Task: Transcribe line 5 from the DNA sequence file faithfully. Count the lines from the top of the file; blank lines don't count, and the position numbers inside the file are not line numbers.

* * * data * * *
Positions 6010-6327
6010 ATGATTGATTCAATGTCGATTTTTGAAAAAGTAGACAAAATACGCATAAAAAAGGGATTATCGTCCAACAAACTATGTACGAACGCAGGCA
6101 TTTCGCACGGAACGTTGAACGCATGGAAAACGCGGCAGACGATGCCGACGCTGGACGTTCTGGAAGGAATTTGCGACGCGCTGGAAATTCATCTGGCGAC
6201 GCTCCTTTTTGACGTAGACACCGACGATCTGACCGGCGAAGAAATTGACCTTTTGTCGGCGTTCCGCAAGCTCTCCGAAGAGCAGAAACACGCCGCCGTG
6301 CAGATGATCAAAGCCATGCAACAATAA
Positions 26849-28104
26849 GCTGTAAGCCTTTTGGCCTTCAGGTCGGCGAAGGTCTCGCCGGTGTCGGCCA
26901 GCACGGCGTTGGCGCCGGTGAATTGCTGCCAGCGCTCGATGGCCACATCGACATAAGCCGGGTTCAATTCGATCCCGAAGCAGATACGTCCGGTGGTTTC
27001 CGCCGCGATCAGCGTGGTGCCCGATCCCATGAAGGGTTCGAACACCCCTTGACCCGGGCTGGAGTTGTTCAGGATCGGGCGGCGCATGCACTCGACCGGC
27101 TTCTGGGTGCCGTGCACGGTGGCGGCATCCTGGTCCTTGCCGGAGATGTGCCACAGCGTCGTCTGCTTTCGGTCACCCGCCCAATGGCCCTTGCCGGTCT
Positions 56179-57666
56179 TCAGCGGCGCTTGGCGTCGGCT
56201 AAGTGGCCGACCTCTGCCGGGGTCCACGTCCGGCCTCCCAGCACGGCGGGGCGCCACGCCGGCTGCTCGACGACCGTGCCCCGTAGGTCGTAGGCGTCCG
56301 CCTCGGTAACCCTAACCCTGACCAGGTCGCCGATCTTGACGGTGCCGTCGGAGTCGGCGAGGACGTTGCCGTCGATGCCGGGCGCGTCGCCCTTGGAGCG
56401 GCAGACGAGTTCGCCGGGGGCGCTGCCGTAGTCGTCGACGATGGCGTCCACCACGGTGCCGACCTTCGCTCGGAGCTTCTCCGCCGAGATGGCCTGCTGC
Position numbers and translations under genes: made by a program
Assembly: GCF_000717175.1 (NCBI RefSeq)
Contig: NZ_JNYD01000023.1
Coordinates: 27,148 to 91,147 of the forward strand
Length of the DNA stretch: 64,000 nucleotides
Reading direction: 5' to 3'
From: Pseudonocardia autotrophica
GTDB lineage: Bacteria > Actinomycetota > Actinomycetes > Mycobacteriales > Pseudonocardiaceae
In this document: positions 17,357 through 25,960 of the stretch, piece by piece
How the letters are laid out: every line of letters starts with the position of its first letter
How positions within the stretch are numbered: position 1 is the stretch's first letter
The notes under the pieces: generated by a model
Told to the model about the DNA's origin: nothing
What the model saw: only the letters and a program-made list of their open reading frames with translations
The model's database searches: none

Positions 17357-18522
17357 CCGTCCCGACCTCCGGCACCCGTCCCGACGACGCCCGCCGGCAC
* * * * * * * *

6301 CAGATGATCAAAGCCATGCAACAATAA